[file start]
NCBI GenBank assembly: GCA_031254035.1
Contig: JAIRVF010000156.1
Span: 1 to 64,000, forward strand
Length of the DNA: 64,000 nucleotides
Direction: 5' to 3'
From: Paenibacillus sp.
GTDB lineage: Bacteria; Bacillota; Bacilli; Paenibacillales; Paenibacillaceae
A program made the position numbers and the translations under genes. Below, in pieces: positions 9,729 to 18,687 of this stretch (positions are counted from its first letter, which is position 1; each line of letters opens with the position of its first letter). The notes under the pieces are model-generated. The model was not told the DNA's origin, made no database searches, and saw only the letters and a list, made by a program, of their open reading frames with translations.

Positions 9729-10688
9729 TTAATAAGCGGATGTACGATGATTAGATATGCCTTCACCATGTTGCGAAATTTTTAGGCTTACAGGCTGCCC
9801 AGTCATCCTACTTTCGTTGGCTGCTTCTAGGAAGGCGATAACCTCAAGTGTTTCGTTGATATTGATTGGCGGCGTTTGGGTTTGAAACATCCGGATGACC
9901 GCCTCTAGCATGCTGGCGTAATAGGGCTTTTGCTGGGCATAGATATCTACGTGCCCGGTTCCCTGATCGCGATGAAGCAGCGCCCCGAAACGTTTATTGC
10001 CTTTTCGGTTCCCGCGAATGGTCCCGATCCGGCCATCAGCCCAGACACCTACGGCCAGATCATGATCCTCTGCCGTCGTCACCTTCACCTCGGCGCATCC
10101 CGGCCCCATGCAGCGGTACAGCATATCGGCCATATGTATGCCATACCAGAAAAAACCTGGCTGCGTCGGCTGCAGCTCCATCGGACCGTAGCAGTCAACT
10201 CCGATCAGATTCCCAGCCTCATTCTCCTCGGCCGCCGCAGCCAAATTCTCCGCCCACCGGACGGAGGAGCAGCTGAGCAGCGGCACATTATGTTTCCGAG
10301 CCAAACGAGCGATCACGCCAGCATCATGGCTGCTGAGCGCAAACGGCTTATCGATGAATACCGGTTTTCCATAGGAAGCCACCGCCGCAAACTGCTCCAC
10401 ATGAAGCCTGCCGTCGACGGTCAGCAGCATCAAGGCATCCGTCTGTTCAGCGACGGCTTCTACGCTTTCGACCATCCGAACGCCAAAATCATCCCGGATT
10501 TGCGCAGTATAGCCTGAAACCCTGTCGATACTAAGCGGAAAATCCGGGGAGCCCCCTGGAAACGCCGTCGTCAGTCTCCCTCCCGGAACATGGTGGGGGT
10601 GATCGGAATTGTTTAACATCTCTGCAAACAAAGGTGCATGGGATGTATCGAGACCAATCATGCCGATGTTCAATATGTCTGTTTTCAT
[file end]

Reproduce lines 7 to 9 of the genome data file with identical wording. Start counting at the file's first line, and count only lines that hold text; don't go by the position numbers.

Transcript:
GTDB lineage: Bacteria; Bacillota; Bacilli; Paenibacillales; Paenibacillaceae
A program made the position numbers and the translations under genes. Below, in pieces: positions 9,729 to 18,687 of this stretch (positions are counted from its first letter, which is position 1; each line of letters opens with the position of its first letter). The notes under the pieces are model-generated. The model was not told the DNA's origin, made no database searches, and saw only the letters and a list, made by a program, of their open reading frames with translations.

Positions 9729-10688